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Re: Rép : Post–K-Pg Radiation of Placentals -- open access!!!
David Marjanovic <firstname.lastname@example.org> wrote:
> Of all these (plus *Ichthyoconodon*, known from teeth similar to
> *Argentoconodon* and the teeth of *Volaticotherium*), only the arboreality
> of *Henkelotherium* seems to be homologous to that of Theria.
Hmmm... I'm not convinced it's that straightforward. The "arboreal"
characters shared by _Henkelotherium_ and the first therians might
actually be "scansorial" characters; and these same "scansorial"
characters were not necessarily associated with tree-climbing.
_Henkelotherium_ was a small mammal (~ 7cm long) that has been likened
to tree-shrews (Scandentia) in its inferred behavior. Some
tree-shrews spend most of their time on the ground, and so are not
strictly speaking arboreal (so neither "tree" nor "shrew"!), although
they are excellent climbers. Most small mammals, because of their
small size, are adapted to clambering over uneven terrain. This
necessitates "climbing" behavior - even if these mammals spend most of
their time on ground.
So the postcrania of these small mammals tend to have a lot of
flexibility, including a wide range of motion (excursion) at the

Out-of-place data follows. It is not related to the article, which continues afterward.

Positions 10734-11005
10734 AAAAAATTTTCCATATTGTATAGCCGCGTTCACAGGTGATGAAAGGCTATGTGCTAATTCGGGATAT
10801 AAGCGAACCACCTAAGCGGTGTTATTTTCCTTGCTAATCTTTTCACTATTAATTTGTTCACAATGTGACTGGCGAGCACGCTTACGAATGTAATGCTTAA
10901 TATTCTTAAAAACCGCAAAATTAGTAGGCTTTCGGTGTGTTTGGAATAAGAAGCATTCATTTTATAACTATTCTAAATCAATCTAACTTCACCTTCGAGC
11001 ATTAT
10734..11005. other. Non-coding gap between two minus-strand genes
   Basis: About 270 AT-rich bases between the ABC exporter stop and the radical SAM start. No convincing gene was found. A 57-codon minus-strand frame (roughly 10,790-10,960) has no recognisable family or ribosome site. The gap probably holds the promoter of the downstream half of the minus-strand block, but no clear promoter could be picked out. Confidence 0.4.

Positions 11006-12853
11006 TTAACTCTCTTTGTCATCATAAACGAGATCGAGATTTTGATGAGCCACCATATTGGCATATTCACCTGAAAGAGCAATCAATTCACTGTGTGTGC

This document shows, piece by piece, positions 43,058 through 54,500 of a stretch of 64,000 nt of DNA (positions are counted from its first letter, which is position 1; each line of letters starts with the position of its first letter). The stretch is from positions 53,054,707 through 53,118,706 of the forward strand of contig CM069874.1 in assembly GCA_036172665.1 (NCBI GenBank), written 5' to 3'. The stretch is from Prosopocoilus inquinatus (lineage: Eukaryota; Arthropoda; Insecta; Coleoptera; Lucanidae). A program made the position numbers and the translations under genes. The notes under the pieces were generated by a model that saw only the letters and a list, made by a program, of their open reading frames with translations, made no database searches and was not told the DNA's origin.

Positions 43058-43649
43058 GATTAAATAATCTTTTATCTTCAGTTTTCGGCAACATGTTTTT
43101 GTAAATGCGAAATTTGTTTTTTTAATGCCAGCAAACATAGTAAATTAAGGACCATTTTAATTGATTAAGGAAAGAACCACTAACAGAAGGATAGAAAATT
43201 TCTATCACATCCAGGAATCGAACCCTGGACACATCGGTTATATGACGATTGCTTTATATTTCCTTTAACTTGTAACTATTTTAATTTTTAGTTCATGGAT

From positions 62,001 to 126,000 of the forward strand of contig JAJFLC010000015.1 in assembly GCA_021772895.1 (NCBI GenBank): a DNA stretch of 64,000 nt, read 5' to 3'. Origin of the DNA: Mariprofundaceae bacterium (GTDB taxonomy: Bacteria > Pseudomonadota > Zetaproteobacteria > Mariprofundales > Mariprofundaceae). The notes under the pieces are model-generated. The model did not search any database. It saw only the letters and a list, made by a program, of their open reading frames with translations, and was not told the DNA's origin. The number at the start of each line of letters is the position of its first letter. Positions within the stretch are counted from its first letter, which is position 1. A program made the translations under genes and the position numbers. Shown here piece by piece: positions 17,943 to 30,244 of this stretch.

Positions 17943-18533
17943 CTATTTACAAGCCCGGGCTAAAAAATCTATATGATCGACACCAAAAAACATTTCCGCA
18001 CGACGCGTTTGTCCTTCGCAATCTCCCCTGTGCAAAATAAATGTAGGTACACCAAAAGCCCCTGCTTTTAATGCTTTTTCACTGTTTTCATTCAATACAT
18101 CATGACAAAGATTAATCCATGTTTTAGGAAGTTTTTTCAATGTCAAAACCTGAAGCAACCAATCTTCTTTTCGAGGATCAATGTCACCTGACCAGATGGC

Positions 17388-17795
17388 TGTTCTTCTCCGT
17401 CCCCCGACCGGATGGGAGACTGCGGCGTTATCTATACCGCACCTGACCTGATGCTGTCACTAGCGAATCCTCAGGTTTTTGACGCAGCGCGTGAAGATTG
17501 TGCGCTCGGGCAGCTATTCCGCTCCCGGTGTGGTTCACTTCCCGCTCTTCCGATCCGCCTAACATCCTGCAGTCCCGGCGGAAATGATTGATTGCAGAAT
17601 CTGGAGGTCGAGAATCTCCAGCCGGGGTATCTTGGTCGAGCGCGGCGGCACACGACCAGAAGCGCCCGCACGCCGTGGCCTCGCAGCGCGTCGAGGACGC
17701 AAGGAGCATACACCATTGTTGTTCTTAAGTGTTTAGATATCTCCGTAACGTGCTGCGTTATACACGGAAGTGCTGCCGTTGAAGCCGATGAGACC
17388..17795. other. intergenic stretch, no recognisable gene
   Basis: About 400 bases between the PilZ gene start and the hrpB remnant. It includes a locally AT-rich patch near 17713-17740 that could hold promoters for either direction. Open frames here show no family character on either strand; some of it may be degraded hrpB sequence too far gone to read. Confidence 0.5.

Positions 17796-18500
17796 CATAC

joints. It's my understanding that the presence of "scansorial"
characters in _Henkelotherium_ probably relates to its small size,
whereas the length and morphology of the tail is more indicative of
true arboreality. Basal eutherians and basal metatherians show these
scansorial characters. They also show additional characters in the
pectoral girdle, forelimb, and hindlimb that indicate arboreality.
(BTW, none of these scansorial/arboreal characters are evident in
maniraptorans close to birds. Aside from small body size, that is.)
> I should also
> have mentioned Spalacotheroidea, likewise thought to have been arboreal and
> in the same general region of the tree.
However, other taxa close to crown Theria appear to have been
terrestrial, such as _Vincelestes_ and _Zhangheotherium_. So even
though _Henkelotherium_ was likely scansorial/arboreal, it's unclear
if arboreality is primitive for the Dryolestida+Theria clade. There
were quite a few lineages, and some fairly impressive ecological
diversity, between Dryolestida and crown Theria. This includes the
newly recognized clade Meridiolestida (_Mesungulatum_, _Cronopio_,